Hey, some of you old cats may remember when the Buccos penciled in Maury Wills at 3B in the late sixties. Yah, that Maury Wills, revolutionary of the go-go game, 1962 NL MVP, five-time All-Star and six time leader in the stolen base race, including a then-record of 104 larcenies in 1962, the first player ever to swipe 100+ bases. Heck, he even holds the record for most games played in a year at 165, the regular season plus a three game playoff round, in 1962. And he spent a couple of his 14 MLB campaigns with Pittsburgh.
After the 1966 season, the NL's title defending Dodgers traded team captain Wills to the Bucs for journeymen Bob Bailey and Gene Michael. Why so cheap? Well, for one thing, his base stealing heroics were winding down after all the wear and tear of nine seasons of slides, tags and pick off dives. Wills was a punch-and-judy hitter, though his ability to swipe a sack turned many a dink into a double. And he was 33 years old.
But the trigger was pulled after Wills jumped ship during a post-season barnstorming of Japan. It was voluntary, and Wills claimed to have bum wheels and tried to beg off. The Dodgers coaxed him along; the FO wanted him on the trip for PR purposes such as personal appearances and autograph sessions. But they did end up playing him, aggravating his injuries, and he asked to go home after three games.
The club said no, so Wills bought a plane ticket back to the States (stopping in Hawaii to strum a banjo on stage with bud Don Ho) on his own. Other variations on the theme said that he wanted paid for the extra games. Either way, Wills irked owner Walter O'Malley, who tolerated no wisp of disloyalty to the Dodger Blue, and shipped him to Pittsburgh. It wasn't a mutual divorce; Wills claimed that "I cried for a week when I heard about it.”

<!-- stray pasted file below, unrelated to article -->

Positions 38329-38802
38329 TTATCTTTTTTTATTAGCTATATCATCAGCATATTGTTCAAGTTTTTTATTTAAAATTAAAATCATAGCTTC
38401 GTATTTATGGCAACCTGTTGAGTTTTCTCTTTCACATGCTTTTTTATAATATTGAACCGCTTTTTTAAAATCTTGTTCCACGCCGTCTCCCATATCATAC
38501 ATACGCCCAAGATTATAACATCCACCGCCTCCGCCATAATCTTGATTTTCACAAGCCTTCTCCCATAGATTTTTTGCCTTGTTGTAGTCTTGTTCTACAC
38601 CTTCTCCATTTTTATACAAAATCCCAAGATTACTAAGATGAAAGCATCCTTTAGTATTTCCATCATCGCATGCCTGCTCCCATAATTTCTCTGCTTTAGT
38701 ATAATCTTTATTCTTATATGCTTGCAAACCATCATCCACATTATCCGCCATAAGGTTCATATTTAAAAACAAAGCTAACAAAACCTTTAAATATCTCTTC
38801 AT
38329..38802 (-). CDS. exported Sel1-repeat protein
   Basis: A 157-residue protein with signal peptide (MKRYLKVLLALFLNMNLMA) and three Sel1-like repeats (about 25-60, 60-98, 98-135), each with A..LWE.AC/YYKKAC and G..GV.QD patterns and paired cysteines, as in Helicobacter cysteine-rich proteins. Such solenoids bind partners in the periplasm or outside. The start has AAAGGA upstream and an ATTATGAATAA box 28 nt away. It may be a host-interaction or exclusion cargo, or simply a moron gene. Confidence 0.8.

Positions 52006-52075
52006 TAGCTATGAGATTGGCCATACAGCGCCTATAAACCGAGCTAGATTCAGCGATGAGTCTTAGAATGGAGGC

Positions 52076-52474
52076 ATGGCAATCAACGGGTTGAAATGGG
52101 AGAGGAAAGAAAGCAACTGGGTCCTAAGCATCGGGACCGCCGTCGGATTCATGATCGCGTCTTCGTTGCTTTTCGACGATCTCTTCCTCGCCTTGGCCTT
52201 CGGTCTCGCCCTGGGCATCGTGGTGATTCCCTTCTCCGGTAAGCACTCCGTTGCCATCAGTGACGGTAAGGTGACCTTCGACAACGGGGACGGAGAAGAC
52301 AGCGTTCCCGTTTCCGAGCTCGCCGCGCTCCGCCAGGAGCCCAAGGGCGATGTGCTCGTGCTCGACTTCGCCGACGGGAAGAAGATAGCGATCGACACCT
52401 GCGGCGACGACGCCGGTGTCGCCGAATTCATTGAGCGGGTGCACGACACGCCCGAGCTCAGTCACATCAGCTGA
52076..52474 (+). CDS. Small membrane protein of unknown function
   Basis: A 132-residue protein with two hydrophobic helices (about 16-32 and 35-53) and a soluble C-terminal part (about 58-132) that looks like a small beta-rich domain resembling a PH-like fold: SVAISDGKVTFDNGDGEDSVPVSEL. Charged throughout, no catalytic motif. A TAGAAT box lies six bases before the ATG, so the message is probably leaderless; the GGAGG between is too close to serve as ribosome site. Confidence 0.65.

For whichever reason, the Bucs got their leadoff guy for the next couple of years in the switch hitting Wills. He was moved to third, as the sweet fielding Gene Alley was the incumbent SS. It was a logical switch; his arm was plenty strong enough to cover the hot corner. And it was sorta a big deal at the time; Sports Illustrated even had Wills as their cover boy in April 17th, 1967 edition. He was paid large for the times, earning $75 and $80 K in his two seasons at Forbes Field, and was a big fish in Pittsburgh's small pond.
The Bucs were a .500 club (161-163) in 1967-68 after making a run in 1966, building from within for the championship squads of the seventies. But Wills kept his end of the bargain by batting .290 over that span with a .330 OBP, though he was a free swinger and never much of a walk guy. And he was still a threat at the top of the order, stealing 81 bases, though tossed out 31 times for a blah 72% success rate. He was durable, too, playing 302 games for the Pirates in those two seasons.
He only had one memorable off-field incident in Pittsburgh. On June 10th, 1968, Wills refused to play a game against the Giants to mourn the death of RFK, one of three MLB players to do so. It wasn't exactly a rebel without a cause moment. The trio (Bob Aspromonte and Rusty Staub of Houston were the others) were fined and life moved on.
Wills was left unprotected by the Pirates in the October 1968 expansion draft and was selected by the Montreal Expos. The Bucs had Richie Hebner on the horizon, and he took over the hot corner. The Dodgers? They went from first to eighth in 1967, trying to fill Wills' spot with Michaels and another ex-Buc, Ducky Schofield. In fact, they brought Wills back in 1969 in a deal with the Expos, and he held sway in LA until Bill Russell was passed the torch in 1973.
In the short term, it gave the Bucs a draw and gave the farm time to develop some young talent. It also created a huge hole in the Dodger infield, so it was a small win for the Bucs and a big blow to LA. Because of that, the deal, engineered by Buzzy Bavasi on Walter O'Malley's whim, is rated as one of the worst the Dodgers ever made, although Octavio Dotel for James McDonald is looming large in the rear view mirror.